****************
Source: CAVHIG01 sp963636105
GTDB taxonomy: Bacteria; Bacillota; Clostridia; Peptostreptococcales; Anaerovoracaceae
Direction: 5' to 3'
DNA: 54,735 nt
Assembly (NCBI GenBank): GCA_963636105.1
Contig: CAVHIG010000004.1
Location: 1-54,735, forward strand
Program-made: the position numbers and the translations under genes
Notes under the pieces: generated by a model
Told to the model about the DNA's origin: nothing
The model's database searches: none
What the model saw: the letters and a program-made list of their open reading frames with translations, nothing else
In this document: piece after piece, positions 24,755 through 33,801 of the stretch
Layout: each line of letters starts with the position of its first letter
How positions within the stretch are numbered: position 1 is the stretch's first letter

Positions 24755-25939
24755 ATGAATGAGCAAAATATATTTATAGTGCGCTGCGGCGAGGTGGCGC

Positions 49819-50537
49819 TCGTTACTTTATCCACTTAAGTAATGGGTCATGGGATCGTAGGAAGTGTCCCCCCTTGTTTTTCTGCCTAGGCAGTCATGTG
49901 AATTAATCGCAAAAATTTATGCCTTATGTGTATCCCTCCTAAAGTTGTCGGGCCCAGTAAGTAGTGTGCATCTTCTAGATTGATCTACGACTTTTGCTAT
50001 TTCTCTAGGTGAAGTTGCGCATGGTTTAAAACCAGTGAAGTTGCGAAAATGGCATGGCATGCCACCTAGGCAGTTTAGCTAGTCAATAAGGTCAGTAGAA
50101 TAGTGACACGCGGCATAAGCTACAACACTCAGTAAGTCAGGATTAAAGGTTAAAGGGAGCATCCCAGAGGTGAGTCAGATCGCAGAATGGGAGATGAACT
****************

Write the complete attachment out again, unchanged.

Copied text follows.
Source: CAVHIG01 sp963636105
GTDB taxonomy: Bacteria; Bacillota; Clostridia; Peptostreptococcales; Anaerovoracaceae
Direction: 5' to 3'
DNA: 54,735 nt
Assembly (NCBI GenBank): GCA_963636105.1
Contig: CAVHIG010000004.1
Location: 1-54,735, forward strand
Program-made: the position numbers and the translations under genes
Notes under the pieces: generated by a model
Told to the model about the DNA's origin: nothing
The model's database searches: none
What the model saw: the letters and a program-made list of their open reading frames with translations, nothing else
In this document: piece after piece, positions 24,755 through 33,801 of the stretch
Layout: each line of letters starts with the position of its first letter
How positions within the stretch are numbered: position 1 is the stretch's first letter

Positions 24755-25939
24755 ATGAATGAGCAAAATATATTTATAGTGCGCTGCGGCGAGGTGGCGC

Positions 49819-50537
49819 TCGTTACTTTATCCACTTAAGTAATGGGTCATGGGATCGTAGGAAGTGTCCCCCCTTGTTTTTCTGCCTAGGCAGTCATGTG
49901 AATTAATCGCAAAAATTTATGCCTTATGTGTATCCCTCCTAAAGTTGTCGGGCCCAGTAAGTAGTGTGCATCTTCTAGATTGATCTACGACTTTTGCTAT
50001 TTCTCTAGGTGAAGTTGCGCATGGTTTAAAACCAGTGAAGTTGCGAAAATGGCATGGCATGCCACCTAGGCAGTTTAGCTAGTCAATAAGGTCAGTAGAA
50101 TAGTGACACGCGGCATAAGCTACAACACTCAGTAAGTCAGGATTAAAGGTTAAAGGGAGCATCCCAGAGGTGAGTCAGATCGCAGAATGGGAGATGAACT